Time diversity techniques that allow a delay between the incoming and outgoing signal of interest are well known in the literature. Embodiments of the present invention are described herein that employ two types of devices that allow for time diversity, the Surface Acoustic Wave (SAW) delay line and the SAW bandpass filter. Other devices that provide a significant time delay, for example, such as Bulk Acoustic Wave (BAW) devices and Thickness Shear Mode (TSM) resonators, can also be employed, and are fully contemplated by the present invention. A variety of acoustic signal propogation modes that generate delays such as bulk, horizontal shear, thin rod, and plate modes may be used.

Generally, acoustic structures allow for a much longer time delay (for example, microseconds) than can be achieved with electromagnetic delays (for example, picoseconds) for the same physical distance between two points. Exploiting such long relative delays allow current state of the art electronics to “gate” out undesired replies, multi-path issues, and general environmental interactions with the transmitted electromagnetic wave. The significance of this effect to the present invention will be describer further herein.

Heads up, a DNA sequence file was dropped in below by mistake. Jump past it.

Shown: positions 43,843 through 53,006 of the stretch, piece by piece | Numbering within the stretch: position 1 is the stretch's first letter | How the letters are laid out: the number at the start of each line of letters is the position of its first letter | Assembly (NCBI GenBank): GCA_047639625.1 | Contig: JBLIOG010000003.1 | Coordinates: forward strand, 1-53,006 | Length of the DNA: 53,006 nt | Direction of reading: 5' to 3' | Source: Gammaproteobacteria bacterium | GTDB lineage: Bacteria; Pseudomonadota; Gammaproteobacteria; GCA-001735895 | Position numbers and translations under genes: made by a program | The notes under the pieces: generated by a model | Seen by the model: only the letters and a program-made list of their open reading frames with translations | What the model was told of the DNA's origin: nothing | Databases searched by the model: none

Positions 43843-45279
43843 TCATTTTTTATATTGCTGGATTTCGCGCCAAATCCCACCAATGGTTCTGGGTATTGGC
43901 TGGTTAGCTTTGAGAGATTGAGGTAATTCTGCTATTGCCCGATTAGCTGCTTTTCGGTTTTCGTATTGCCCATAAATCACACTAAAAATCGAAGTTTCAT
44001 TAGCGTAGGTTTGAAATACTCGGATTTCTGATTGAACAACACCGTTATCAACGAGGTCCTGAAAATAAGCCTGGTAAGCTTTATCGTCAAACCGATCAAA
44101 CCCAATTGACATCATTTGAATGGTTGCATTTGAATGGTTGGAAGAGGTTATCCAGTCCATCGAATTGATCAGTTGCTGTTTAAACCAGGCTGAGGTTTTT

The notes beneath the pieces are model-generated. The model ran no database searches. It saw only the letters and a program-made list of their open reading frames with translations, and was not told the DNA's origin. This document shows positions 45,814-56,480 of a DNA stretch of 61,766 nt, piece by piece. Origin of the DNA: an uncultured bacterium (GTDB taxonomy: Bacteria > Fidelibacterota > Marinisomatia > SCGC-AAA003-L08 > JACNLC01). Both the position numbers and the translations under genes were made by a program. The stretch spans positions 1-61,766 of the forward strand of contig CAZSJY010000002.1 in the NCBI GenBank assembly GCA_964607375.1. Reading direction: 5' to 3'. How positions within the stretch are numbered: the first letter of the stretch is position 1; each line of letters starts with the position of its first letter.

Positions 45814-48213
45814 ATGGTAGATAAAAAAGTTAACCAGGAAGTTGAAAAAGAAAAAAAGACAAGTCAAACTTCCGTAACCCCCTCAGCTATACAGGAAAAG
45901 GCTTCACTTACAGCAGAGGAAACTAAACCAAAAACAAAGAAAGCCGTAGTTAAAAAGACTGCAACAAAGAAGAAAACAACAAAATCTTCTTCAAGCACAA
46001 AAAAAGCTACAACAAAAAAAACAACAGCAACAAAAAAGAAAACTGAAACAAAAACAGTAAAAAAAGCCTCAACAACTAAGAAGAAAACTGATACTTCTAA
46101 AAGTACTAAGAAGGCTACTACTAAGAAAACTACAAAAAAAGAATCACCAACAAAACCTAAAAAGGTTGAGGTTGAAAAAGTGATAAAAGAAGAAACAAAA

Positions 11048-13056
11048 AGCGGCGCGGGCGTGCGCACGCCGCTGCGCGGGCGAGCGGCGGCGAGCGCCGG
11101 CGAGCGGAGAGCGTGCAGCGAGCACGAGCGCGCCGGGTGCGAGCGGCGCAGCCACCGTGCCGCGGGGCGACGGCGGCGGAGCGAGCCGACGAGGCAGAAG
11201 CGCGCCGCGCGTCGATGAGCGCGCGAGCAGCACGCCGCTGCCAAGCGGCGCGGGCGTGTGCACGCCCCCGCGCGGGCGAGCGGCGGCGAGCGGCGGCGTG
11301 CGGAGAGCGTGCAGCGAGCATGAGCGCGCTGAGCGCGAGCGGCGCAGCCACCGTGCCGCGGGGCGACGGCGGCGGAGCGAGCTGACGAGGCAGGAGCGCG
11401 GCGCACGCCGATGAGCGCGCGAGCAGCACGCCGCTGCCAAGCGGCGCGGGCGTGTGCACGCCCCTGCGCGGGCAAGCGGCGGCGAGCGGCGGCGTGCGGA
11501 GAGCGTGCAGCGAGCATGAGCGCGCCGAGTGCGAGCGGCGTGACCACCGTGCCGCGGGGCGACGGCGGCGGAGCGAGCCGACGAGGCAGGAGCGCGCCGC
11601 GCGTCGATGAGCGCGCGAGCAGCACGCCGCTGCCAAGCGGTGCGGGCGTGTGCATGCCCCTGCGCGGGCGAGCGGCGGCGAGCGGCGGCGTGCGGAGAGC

The schematic diagram illustrating the fundamental components in a system according to the principles of the present invention is shown in FIG. 1. The system comprises an extra-corporeal scanner 200, which communicates with an intra-corporeal transducer 100.

Scanner 200, which is located outside the human body or tube, generates an interrogation signal to be transmitted to transducer 100. Suitable scanners are well known in the art (for example, as are being used currently for RFID systems or remote utility meter reading systems).

The interrogation signal may be an electromagnetic (EM) pulse of some finite duration in nature, and can be of any arbitrary frequency and power level, so long as the implanted device can receive the incoming signal from the externally-positioned scanner through the tube. The frequency/power chosen should be such that penetration of the body or tube is readily achieved. As a specific example, a frequency of 400 MHz is adequate to penetrate deep into the body cavity so that implanted heart monitors can be used. As illustrated in FIG. 1, the antenna 10 of the transponder 100 then detects the EM signal and passes it to the SAW device 20.